Astrophysical jets are observed in systems ranging from stellar-mass black holes in X-ray binaries, to pre-main-sequence stars, to active galactic nuclei. But despite their prevalence, the physical processes underlying the collimation and acceleration of these outflows are still not well understood. If the basic ingredients for jet production are the same in all cases -- Livio (1997) proposed an accretion disk threaded by a magnetic field, plus some additional source of energy or wind close to the central object -- then the detailed study of one class of jet source promises to improve our understanding of the generation of astrophysical jets in general. Symbiotic stars, in which a white dwarf accretes from the wind of a red giant, provide a good starting point for such a study. They are numerous, close enough for their jets to be imaged, and have disks that are probably quite similar to the relatively well-understood disks in cataclysmic variable stars.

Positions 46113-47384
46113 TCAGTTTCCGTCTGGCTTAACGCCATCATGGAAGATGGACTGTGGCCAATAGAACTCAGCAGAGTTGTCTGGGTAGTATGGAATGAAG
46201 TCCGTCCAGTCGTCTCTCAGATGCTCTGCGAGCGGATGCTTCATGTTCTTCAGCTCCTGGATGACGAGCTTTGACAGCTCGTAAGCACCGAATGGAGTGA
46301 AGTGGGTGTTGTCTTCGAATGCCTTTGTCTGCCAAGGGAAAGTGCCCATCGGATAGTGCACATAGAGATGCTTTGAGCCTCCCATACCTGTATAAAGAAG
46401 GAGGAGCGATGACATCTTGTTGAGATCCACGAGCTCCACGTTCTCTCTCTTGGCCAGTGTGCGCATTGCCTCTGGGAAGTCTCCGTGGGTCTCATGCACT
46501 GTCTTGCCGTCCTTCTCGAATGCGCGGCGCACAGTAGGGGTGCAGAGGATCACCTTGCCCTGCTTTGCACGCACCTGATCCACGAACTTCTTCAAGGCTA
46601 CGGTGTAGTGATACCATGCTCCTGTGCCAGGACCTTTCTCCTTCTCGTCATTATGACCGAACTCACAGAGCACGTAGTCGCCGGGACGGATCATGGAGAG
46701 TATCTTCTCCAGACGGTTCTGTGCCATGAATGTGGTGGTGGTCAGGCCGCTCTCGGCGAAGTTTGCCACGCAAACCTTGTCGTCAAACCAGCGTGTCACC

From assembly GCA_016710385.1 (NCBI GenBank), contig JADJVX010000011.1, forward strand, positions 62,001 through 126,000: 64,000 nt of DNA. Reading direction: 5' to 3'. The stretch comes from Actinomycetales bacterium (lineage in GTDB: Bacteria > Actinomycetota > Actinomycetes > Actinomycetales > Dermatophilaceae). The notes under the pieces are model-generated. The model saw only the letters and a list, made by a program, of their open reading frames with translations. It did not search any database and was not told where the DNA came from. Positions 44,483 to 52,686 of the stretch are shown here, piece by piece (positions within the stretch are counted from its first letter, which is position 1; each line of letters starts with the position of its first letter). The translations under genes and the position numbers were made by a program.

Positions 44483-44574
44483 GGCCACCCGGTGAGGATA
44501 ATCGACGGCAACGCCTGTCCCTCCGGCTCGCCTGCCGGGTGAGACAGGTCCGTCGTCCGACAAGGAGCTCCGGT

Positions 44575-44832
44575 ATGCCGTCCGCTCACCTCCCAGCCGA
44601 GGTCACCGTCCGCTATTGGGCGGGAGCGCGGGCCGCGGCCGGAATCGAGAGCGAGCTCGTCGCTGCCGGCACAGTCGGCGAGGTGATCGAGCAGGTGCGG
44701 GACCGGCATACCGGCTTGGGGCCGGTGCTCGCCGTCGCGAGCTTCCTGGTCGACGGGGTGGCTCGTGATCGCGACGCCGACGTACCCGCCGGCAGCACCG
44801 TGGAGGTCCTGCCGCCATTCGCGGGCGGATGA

Below are some posters and papers on 1) the discovery of a radio jet associated with a classical symbiotic outburst of the prototypical symbiotic star Z And, and 2) photometric evidence for changes in an accretion disk associated with the production of a jet in the symbiotic-star WD accretor CH Cyg.